You need more than just "realism" as a hook. You need to paint a picture for people. Despite what you've written so far, I still have no idea how you envision your game looking and playing - and I wonder if even you do.

The second problem is that "large amount of variations" can be a difficult design and programming challenge. I wonder how you propose to solve it.

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Original post by Oluseyi
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Original post by Alpha Nox
About the unrealism, I think it would be interesting to have a game with more accurate martial arts moves and closer to reality characters(not a 3 meters Zangief for instance).

Interesting. I don't think "realistic" characters are more fun. I don't even think they look better, personally - I prefer the stylized visuals of the Street Fighter series over the digitized photographs of Mortal Kombat, but opinions vary.

Quote:
The main point regarding realism I want to achieve would be a better or at least different combat system, not using the traditional 'fierce/strong/weak' punch and kick and hold backwards to block as I find it very limited.

Try it out in a prototype, see if it works.

Quote:
I ask about your thoughts regarding such games because the ideas I have for a combat system are not clear yet. I basically want the game to look like a real fight with the character's moves interconnecting themselves and allowing a large amount of variations.

Well, first of all, real world fights are not rhythmic 60 second bouts in which the opponents display good form. Even the "sissified" fights of the Olympic games (Tae Kwon Do, for instance) are much messier than a video game. In the real world, most fights are over very quickly, or exhibit a ragged pacing - 30 seconds of fierce grappling and punching followed by 10 minutes of posturing and hurling insults, then it boils over again to clawing and kicking for 45 seconds...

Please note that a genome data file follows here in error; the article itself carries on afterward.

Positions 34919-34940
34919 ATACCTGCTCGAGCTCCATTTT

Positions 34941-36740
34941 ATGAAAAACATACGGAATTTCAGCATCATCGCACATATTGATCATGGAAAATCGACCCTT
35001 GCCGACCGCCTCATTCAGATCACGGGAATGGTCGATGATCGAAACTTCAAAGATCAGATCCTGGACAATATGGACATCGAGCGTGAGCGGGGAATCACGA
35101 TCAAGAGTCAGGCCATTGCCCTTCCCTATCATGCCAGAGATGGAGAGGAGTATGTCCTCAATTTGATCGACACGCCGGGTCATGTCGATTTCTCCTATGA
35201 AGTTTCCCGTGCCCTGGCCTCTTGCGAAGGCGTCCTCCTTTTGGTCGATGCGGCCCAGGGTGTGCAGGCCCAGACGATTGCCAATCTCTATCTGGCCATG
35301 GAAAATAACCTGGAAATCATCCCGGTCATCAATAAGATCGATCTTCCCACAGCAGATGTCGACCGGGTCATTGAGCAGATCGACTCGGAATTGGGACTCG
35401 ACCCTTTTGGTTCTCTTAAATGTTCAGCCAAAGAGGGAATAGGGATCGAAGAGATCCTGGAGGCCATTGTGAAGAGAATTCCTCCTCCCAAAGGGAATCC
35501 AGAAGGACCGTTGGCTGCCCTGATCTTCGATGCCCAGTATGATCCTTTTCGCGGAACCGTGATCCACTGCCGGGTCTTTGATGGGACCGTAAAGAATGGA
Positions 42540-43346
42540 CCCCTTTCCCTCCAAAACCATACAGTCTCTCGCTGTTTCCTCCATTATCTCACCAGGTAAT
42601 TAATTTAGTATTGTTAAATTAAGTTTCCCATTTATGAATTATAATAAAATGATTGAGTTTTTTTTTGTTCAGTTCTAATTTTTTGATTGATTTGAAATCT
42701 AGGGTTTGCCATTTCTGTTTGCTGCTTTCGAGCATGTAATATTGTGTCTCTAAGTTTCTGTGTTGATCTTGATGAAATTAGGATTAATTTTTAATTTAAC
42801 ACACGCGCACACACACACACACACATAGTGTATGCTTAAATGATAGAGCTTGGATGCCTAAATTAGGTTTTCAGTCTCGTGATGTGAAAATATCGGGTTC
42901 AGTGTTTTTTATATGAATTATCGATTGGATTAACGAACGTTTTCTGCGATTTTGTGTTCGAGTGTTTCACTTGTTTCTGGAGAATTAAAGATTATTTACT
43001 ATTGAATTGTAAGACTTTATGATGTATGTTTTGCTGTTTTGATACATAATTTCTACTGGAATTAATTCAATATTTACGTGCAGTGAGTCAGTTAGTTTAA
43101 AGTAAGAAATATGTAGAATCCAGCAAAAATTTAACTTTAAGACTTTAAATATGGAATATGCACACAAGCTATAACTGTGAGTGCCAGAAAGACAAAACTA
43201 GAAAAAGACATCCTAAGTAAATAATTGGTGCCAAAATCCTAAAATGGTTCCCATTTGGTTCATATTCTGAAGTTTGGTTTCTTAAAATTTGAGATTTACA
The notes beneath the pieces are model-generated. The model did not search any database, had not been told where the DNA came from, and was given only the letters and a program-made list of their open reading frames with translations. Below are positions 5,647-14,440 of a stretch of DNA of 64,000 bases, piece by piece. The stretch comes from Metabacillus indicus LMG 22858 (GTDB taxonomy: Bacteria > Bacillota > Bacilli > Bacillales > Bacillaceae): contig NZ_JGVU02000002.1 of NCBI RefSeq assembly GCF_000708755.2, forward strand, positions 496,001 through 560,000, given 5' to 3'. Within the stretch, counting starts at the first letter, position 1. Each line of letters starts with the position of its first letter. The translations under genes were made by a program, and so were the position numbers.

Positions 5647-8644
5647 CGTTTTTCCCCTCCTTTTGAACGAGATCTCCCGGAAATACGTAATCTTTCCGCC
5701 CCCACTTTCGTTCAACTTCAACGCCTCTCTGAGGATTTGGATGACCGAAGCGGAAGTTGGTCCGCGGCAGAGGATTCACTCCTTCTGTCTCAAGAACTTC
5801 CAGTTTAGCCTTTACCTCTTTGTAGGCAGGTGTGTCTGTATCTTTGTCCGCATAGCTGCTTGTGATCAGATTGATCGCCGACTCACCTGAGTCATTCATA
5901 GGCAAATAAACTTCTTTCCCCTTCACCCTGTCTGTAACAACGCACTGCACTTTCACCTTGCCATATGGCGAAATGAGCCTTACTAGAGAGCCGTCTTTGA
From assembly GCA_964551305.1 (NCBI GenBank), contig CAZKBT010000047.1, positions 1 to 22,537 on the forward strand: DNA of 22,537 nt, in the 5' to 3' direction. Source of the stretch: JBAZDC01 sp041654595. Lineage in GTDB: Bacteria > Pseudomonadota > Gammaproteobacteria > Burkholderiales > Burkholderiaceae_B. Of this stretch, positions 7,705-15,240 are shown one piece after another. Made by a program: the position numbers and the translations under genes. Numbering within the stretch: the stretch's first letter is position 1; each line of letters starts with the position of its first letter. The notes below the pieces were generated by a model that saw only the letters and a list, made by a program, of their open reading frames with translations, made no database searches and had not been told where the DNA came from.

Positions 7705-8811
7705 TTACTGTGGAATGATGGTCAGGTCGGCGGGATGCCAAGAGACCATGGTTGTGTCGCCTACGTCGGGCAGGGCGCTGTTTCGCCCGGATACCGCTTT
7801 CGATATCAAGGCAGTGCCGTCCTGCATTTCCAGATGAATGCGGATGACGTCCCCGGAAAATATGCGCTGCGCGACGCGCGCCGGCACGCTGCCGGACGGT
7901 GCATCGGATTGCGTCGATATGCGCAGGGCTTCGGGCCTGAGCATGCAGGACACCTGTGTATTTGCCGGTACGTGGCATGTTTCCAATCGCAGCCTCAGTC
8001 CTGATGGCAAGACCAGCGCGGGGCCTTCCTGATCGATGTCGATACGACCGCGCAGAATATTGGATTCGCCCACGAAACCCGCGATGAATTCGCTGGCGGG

You need more than just "realism" as a hook. You need to paint a picture for people. Despite what you've written so far, I still have no idea how you envision your game looking and playing - and I wonder if even you do.

The second problem is that "large amount of variations" can be a difficult design and programming challenge. I wonder how you propose to solve it.


I am having a hard time trying to describe my ideas as they are not so clear yet. I will give it some thought and hopefully come out with something more concrete as I am not entirely sure what I really want in it.

And, ah, the fun lies in trying to solve such challenges. =)

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#1. Street Fighter esque games are popular because it is easy and fun
#2. what you are describing as flowing can't be done without all that complexity because martial arts doesn't allow for it really.
#3. There is a game that is somewhat like that... Battle Arena Toshinden is based off this i think.

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Fighting skill, whether it's 2D or 3D, should not be about:
- Memorizing button sequences or move lists
- Executing smooth half circles
- Finger->Button reflexes

Fighting skill should be about:
+ Identifying and thwarting your opponent's current strategy
+ Anticipating your opponent's actions
+ Perception->Decision->Action reflexes

Just about everything else should be eased by the game as much as possible. That's assuming a two player match. Single player fighting against the computer is a slightly different deal. For example, it's not too bad to learn (or even acquire) new moves as you go when you're fighting slightly tougher opponents each match. But for a great player versus player match, both players need to know all of the technical details before the fight begins.

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You don't seem to know your subject well and are miffed about the fact that you are not skilled at it, or at least that is what it seems. Those smooth half circles, quick button pushes, button sequences are about skill and strategy. As someone that has fought in real life and has played fighters against people who are on the world level of competition i can tell you they are pretty similar in the experience. What you are describing would take a person out and away from that experience.

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Original post by Durakken
You don't seem to know your subject well and are miffed about the fact that you are not skilled at it, or at least that is what it seems.

I'm guessing this was directed at me, but I'm not sure I follow. You think I know little about fighting games, and so post some nonsense to work out my rage?

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Those smooth half circles, quick button pushes, button sequences are about skill and strategy.

No, those are used to execute strategy. They may be considered skill in some games, but that's not the type of skill that I enjoy winning fights with. Back when I frequented the arcades, I used to go out of my way to teach newcomer opponents how to control their character better before the fight started. The best fights are fights between players who have mastered the game's controls. Therefore, it makes sense to make it easier to master the game's controls.